Constant Attacks and Hacks on the Internet and Monetary Systems
In my most recent prophecy, I asked: “Can blockchain and cryptocurrencies provide an answer to the coupled scandals of money and internet security?”
Later this week, I will be speaking at a virtual conference for Blockstack.
The world needs a remedy for an internet that functions as a cosmic copying machine, whether for money or media. Endless copying means almost nothing can be trusted from TikTok images, to government health edicts, from Huawei routers, to Federal Reserve notes.
Can the Cryptocosm create a blockstack layer of data unreachable and unmanipulable by bureaucrats, plagiarists, thieves and spies?
Blockstack breaks down the system into monolith and metaverse.
The monolith is the immutable blockchain layer. It is designed to be unbreakable. The metaverse comprises all the applications that can be built on top of the monolith. The metaverse becomes trustworthy because it relies on the monolith for its ground state.
Residing in the monolith is the control plane consisting of the blockchain and a new virtual chain generated by it. On this foundation can be launched a data plane comprising router and data storage layers.
To explain the new security model, we begin with the critical path of internet security on which blockchains and blockstacks will rely.
The key rule is that on the net, the attack potential equals the attack surface times the attack vectors. This potential vulnerability grows with the increase in the number of users geometrically in accord with Metcalfe’s Law.
The Reality of a Centralized System
Conceived by Ethernet inventor Bob Metcalfe, this law ordains that the value of networks increases by the square of the number of nodes.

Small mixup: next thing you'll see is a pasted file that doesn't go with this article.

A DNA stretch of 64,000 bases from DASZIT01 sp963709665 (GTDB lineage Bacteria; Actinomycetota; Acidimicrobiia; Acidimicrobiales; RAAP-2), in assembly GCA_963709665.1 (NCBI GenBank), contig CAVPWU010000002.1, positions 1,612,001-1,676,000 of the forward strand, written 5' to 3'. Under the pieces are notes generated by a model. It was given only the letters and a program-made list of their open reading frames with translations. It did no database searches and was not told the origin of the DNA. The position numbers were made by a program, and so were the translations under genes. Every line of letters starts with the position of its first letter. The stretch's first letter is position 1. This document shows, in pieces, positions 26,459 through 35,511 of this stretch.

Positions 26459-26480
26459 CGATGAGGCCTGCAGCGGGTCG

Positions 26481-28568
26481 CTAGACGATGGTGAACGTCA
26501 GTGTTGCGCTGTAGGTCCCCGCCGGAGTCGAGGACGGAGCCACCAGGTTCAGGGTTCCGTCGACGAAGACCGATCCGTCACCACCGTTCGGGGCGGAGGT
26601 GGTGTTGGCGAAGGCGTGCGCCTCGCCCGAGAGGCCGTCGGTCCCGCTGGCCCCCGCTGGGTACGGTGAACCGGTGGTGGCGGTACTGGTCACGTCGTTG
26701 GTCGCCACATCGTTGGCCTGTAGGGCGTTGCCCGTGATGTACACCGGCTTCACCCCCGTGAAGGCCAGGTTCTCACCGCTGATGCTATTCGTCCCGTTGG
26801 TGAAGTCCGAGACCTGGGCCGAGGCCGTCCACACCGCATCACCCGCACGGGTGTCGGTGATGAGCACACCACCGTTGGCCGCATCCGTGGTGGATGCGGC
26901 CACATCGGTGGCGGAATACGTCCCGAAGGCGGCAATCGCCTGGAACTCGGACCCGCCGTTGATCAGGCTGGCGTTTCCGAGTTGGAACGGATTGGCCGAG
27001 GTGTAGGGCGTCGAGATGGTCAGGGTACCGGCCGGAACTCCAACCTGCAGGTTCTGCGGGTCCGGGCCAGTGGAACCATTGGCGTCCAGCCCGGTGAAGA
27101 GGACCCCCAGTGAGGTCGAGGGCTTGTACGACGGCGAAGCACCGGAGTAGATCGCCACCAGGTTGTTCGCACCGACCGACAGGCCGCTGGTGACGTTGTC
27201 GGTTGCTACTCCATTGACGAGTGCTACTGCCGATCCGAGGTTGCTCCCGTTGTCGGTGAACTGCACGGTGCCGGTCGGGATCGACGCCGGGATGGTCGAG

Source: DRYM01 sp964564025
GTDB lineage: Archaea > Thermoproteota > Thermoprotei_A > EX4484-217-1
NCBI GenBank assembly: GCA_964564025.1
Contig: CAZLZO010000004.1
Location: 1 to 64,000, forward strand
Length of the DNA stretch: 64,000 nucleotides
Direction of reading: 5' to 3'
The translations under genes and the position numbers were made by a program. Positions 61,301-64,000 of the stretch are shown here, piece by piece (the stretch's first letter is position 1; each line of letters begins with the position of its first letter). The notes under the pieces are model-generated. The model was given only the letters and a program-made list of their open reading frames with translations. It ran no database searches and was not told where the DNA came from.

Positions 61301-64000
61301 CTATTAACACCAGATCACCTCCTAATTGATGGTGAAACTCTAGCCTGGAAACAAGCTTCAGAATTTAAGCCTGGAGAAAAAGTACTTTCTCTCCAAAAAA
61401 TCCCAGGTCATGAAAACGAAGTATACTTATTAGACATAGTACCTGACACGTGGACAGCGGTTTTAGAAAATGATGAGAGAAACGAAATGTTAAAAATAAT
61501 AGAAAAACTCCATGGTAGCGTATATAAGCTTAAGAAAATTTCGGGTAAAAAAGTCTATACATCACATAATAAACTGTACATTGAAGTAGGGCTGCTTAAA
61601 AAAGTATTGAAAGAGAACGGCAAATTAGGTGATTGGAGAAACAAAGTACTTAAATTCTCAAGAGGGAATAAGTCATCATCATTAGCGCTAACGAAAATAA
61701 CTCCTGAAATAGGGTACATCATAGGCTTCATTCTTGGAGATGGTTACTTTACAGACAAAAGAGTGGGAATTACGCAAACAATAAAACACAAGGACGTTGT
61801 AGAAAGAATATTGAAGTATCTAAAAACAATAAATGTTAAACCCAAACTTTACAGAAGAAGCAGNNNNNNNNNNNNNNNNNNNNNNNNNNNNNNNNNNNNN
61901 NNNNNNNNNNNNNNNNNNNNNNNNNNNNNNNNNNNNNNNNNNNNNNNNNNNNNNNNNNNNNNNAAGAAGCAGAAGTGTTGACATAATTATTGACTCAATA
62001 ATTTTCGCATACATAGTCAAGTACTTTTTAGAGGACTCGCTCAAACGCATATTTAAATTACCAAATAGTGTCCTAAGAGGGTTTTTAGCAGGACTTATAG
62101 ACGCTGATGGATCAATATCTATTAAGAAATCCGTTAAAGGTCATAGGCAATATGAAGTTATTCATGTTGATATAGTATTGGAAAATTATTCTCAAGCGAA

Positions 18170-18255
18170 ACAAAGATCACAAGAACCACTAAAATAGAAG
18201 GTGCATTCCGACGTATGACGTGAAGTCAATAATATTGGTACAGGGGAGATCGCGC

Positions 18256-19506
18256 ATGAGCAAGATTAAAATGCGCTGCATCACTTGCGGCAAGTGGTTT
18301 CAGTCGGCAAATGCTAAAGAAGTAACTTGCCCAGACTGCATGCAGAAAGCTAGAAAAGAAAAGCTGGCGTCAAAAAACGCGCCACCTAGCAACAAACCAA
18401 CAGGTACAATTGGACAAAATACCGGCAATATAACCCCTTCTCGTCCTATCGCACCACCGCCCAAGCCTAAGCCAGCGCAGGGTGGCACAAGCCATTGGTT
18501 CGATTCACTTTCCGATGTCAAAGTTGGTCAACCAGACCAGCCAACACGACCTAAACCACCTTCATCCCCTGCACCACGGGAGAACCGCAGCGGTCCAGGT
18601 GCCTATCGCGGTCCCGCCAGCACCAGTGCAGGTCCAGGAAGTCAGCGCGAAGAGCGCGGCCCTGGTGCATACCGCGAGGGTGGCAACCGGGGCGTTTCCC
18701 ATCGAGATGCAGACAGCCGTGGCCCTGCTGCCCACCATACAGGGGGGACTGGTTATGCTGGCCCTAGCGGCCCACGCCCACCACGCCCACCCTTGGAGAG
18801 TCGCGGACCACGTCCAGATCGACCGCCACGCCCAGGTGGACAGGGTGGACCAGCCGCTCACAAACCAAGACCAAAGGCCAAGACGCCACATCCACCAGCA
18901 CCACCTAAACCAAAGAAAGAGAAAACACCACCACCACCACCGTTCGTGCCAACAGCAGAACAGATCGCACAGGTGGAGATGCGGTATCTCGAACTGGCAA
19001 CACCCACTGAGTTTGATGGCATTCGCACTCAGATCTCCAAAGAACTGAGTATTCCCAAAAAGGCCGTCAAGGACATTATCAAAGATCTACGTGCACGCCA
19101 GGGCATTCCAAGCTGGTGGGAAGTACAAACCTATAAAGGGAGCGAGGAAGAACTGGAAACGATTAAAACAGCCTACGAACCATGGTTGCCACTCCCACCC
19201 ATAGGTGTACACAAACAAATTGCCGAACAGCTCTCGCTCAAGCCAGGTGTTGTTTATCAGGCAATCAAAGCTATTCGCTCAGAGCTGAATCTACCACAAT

The cryptocosmic Metcalfe’s law inverts this proposition and states that the vulnerability of networks increases by the square of the size of the attack surface (or number of nodes).
For example, an additional user of a centralized system such as Visa or Mastercard, Google or Facebook, reduces security by bringing an additional vector of possible attack. Each incremental user is an additional possible hacker or hackee.
By contrast, an additional user of bitcoin or other blockchain increases security by expanding the reach and robustness of its consensus. Blockchain security scales with the increase of users while centralized security fails as access expands.
As Army crypto expert David Kruger points out, the effectiveness of existing “layered point defense” software grows only additively. Stopping one attack vector at a time while attack vectors expand exponentially is a fools errand or a fraudulent one.
The result: the more we spend on internet security and the more we expand the network the more vulnerable it grows. The Internet leviathans purport to supply security but in fact they merely distract their customers and gratify their lawyers with a combinatorial explosion of new busywork security tasks.
The answer is a blockchain to transform the tempestuous flood of amorphous data into a coherent unchangeable narrative of sequential events. The blockchain as a sequential ledger, updated on average every ten minutes in the case of bitcoin. It intrinsically mimics the scarcity of time and its 24 hours a day.